“I’m back in school, who would have thought?” said Patzer, who earned her kinesiology degree through the U of L. “It’s something I didn’t see myself doing a couple of years ago, but it has really just fallen into place and feels right and feels aligned and something I’m passionate about.”

Long before the Pronghorns Booster Club, Petersen was a presence at Pronghorns games dating back to 1972 when he worked alongside Jody Fry on the Castle Mountain ski patrol.

Fry’s husband at the time, Robin, was involved with coaching the Horns men’s basketball team and was the assistant coach to Gary Bowie.

“Phil Tollestrup was playing that year and they had an awesome team,” said Petersen. “That’s when I started going. Ever since then, when I had a chance, I was going to the games. I always made a point of going to the women’s game, right from Day 1. There were (about) 20 people in the building for the women’s games in those days.

“It was pretty exciting because the old gym was a real home court advantage because it was tight. You were right behind the benches. It was electrifying.”

Petersen remained a spectator at Pronghorns games throughout the 1970s, getting more involved in the ‘80s when he started refereeing soccer at the university.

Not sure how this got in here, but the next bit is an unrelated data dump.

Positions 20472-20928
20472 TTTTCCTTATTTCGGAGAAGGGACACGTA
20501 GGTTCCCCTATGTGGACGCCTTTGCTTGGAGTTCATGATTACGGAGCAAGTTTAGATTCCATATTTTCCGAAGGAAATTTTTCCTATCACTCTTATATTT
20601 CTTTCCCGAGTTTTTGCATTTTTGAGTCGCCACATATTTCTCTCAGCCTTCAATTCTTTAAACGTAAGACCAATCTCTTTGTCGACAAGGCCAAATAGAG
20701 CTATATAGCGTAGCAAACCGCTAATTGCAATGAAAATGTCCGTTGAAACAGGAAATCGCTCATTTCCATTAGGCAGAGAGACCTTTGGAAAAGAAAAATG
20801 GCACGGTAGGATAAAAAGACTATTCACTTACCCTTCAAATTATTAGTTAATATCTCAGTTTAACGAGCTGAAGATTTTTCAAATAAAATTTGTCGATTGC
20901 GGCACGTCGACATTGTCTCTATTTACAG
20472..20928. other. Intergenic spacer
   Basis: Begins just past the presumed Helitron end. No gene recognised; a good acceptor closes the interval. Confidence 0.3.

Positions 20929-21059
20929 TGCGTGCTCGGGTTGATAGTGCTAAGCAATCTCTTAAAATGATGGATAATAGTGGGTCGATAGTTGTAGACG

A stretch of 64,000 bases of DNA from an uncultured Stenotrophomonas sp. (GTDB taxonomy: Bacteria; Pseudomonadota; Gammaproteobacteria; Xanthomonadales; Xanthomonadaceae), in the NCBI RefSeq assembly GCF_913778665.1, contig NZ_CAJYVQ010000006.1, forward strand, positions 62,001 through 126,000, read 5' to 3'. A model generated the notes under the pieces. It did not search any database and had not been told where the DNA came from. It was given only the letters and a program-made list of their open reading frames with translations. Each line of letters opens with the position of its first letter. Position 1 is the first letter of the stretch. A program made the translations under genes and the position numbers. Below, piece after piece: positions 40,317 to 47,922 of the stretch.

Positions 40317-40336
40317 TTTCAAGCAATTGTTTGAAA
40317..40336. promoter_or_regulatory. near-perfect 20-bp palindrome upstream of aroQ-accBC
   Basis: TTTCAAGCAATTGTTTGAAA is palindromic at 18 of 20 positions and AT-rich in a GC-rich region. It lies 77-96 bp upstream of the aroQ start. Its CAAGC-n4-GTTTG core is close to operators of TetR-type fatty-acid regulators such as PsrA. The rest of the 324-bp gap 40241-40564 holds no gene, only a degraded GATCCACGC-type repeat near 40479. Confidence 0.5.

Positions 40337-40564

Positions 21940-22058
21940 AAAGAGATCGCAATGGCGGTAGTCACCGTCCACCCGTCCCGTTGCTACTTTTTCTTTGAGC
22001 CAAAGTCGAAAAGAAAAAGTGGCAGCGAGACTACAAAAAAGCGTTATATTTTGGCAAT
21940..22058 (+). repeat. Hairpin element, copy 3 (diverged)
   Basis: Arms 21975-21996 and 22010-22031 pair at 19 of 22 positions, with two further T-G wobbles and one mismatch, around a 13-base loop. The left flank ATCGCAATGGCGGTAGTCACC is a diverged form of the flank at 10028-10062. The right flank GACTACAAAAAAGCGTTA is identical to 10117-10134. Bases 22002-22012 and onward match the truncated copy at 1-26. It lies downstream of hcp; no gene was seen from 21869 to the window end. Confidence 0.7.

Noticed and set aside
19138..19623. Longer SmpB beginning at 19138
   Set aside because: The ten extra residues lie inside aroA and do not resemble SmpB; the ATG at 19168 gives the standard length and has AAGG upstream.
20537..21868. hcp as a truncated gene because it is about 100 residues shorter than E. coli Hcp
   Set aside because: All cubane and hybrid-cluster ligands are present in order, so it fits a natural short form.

In 1994, Petersen retired from his potato farming days in Chin. That planted the seed for his years with the Pronghorns Booster Club, which was founded during a period when funding for Pronghorn Athletics was in a state of uncertainty. The club was officially incorporated as a society on February 22, 1994.

“That’s right when they started the Pronghorns Booster Club,” said Petersen of the club founded by Dawn Keith (the club’s first president), Murray McAuley (the U of L’s first full-time athletic director), Brenda Boughton, Terry Innes, Dorothy Stein and Bruce Vance. “They ran a dinner and auction that year in March.”

Programs such as Operation Red Nose, and events such as the Annual Pronghorn Booster Club Dinner/Auction and Casino played key roles in promoting Pronghorn Athletics and encouraging groups and businesses to show support.

“I certainly didn’t do it all myself, but I was quite involved,” said Petersen. “The athletes appreciate it. It’s so nice to have the athletes come up and thank us for the scholarships we got through the Booster Club.’”

Being on the University Senate for six years allowed Petersen to highlight Pronghorn Athletics.

“A lot of senators didn’t know anything about Pronghorn Athletics,” said Petersen, who in 2003 was honoured with the Gary Bowie Leadership Award. “It just gets in your blood. You can compare it to farming. Once you’ve been a farmer, you always know how the weather affects farming. It just stays with you.”